This should go without saying: tigers don’t make good pets. Nor do leopards, or lions, or bobcats. Basically any species of cat that is not a domesticated feline has no place in the care of someone who is not trained.
I get the desire. When they’re kittens they’re adorable. When they’re mature they’re beautiful. But it’s just not a good idea to try to put a leash, literally or figuratively, on an actual, real live predator. On a wild animal.
I know that - you know that - yet there are more tigers in captivity in the U.S. than there are in the wild, anywhere. These are not animals that are in zoos, by the way. They’re in somebody’s backyard, or barn, or caged next to a gas station to draw tourists. According to a February, 2015, Smithsonian Magazine article, it’s estimated that there are over 10,000 tigers that are privately owned, but there’s no way to really know since reporting is based on the honor system, and this is a shady market of illegal deals and less-than-honorable characters. In an interview in Business Insider Magazine, International Fund for Animal Welfare’s Carson Barylak said that there were well over 10,000 big cats in captivity, a vast majority of them tigers with the remainder a mix of lions, leopards, and other wild cats.
Turpentine Creek Wildlife Refuge, to the literal rescue.
We visited this home for abused, abandoned, and neglected wild cats and bears on our way out of Eureka Springs, Arkansas. Cecil the Macaw greeted us in the Refuge's gift shop entrance and we exited the other side of the building, entering a world of rescue, education, and sanctuary.
At first I felt bad for these wild animals that couldn't roam free. However, as we made our way down the path and read the signs sharing each animal's story, I quickly learned that this haven is their best option, and they’re given a life of relative comfort because one family decided to sacrifice some of their own.
The tale of Turpentine Creek Wildlife Refuge begins in 1978 in Hughes Springs, a small town located in the northeast corner of Texas. Don and Hilda Jackson took in a lion cub named Bum when the cat’s caretaker, who’d received the feline in lieu of an auto payment from a ne'er do well shyster, called the couple in desperation. After what I’m sure was a conversation along the lines of “well, Hilda, we’ve been wondering what to do with that extra 15 pounds of raw meat every day. Shall we take him in?” “Sure Don; maybe then we’ll finally get our extra freezer back” the couple agreed to provide a home for Bum. Tanya, their eleven-year-old daughter, thought this was thrilling. (Honestly - what pre-teen in the pre-iPhone era wouldn’t? I would have LOVED it if my parents decided to rescue a lion. Until I had to clean up after him, a task which I would have immediately punted to my younger brother.)
Don and Hilda were known for being good with animals, and apparently the reputation was earned because Bum survived and five years later the couple rescued another lion named Sheila. For almost a decade things were quiet on the Texas front. And then, in 1991 a redheaded black market dealer named Katherine Gordon Twiss, on the “lamb” (ba dum Bum) from the law, dumped 42 big cats into the Jacksons’ laps.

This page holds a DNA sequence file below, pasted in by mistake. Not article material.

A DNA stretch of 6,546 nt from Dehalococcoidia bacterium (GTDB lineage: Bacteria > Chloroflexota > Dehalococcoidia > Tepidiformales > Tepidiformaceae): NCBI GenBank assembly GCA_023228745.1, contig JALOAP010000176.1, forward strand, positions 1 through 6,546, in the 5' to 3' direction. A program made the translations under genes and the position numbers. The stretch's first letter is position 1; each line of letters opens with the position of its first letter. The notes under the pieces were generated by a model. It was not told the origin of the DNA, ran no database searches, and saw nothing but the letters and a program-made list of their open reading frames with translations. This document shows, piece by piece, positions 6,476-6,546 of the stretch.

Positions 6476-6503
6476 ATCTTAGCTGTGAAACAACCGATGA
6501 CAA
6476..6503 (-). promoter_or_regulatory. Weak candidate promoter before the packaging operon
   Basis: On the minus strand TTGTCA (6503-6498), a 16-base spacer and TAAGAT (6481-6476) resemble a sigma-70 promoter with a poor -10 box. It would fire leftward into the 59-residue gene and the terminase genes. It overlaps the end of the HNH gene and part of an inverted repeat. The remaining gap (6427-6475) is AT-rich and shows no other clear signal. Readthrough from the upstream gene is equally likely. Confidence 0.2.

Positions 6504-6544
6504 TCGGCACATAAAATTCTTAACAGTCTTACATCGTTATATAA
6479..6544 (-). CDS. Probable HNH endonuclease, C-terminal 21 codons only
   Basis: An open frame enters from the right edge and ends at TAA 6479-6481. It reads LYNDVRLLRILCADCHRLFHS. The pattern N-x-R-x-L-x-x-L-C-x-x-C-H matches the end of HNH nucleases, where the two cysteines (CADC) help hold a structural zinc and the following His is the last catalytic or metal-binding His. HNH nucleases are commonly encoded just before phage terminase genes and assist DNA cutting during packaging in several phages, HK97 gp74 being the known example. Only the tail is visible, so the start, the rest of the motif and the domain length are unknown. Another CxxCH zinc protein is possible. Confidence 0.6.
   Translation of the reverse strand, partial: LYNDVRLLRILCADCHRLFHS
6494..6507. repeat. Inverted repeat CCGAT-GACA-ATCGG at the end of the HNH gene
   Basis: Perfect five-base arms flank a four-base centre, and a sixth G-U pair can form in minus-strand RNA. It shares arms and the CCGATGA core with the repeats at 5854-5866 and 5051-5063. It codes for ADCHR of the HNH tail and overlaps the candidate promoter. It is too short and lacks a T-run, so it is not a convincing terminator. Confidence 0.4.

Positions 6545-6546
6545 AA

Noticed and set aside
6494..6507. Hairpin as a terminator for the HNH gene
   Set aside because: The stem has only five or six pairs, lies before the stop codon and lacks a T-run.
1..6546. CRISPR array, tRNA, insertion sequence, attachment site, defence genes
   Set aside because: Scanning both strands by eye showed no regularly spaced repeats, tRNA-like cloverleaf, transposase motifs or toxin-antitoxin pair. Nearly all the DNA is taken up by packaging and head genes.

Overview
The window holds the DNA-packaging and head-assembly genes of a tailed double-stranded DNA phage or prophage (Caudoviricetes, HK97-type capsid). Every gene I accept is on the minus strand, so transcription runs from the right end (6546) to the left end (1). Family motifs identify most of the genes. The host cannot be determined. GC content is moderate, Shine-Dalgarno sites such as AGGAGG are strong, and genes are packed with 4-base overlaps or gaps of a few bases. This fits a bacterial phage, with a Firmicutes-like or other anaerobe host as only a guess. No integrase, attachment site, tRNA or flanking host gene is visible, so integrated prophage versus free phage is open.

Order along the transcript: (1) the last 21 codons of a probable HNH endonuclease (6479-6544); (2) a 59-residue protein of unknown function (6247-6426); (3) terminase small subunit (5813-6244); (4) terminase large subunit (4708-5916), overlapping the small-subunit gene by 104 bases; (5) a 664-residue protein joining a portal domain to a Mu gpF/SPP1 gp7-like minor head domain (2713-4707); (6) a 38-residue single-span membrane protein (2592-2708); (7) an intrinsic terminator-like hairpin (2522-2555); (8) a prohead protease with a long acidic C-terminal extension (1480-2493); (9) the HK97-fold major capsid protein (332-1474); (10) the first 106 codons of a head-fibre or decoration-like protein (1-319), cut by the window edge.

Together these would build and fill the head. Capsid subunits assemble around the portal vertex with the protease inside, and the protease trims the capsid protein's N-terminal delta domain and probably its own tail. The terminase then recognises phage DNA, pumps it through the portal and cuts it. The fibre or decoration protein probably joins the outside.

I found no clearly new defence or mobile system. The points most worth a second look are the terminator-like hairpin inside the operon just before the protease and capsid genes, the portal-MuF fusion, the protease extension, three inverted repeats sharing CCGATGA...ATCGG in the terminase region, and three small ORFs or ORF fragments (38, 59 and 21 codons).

Fortunately the Jacksons had friends in the Ozarks who just happened to have a 460-acre ranch, and who also just happened to be generous enough to loan them the use of that ranch for their new menagerie. This was a good thing, because Twiss wasn’t done. A year after her initial visit she dumped another 28 cats and 30 horses on the new refuge. Then the couple started getting calls from other people who decided they no longer wanted to deal with 400+lb animals eating their duvets and sitting on their children.
The Jacksons sold everything, bought the ranch, and moved to Eureka Springs. Turpentine Creek Wildlife Refuge was born.
Over the years the non-profit TCWR has grown in stature and reputation, and in 2015 it received accreditation from the Global Federation of Animal Sanctuaries. It’s one of the top big cat refuges in the country, and they’ve also rescued several bears. Tanya and her husband Scott Smith now run the place, and they’ve continued her parents’ legacy of being really good with animals.
The sanctuary is open to the public, 364 days a year. If you have a short amount of time to visit, like we did, you can take the Discovery Tour and see several of the rescued animals. There’s signage everywhere, so you can read about the triplet of tigers and a lion named Tsavo, all rescued from a facility in West Branson, MO, or about Elvis, the bobcat that really wasn’t suited for promotional work. You’ll learn about Spyke, a black leopard whose mom was pregnant when she arrived at Turpentine and who was named for his sponsor’s own little black cat.
Speaking of pregnancy - breeding is not allowed. Cats are spayed and neutered when they arrive, but if they’re pregnant, then the cubs are born and given a home. Breeding is a big part of the cats in captivity problem, and Turpentine is adamantly against it.
If you have more than the 45 minutes we had, take the Habitat Tour. This guided experience, included with your admission, will introduce you to the residents on a wider and deeper scale, led by one of their passionate and knowledgeable biologists, zoologists, or interns.
You can also spend the night. Turpentine Creek Wildlife Refuge offers suites with views of the tigers, safari lodges, RV and tent spaces, a glamping safari tent, and a TREE HOUSE.
Visit their website to find more information on everything from what they feed them, to their teaching programs, to why Hilda Jackson is someone I wish I could have known. You can also get the story on their residents and how they all came to find their forever home at Turpentine Creek.
When you go, be sure to tell Cecil we said hello!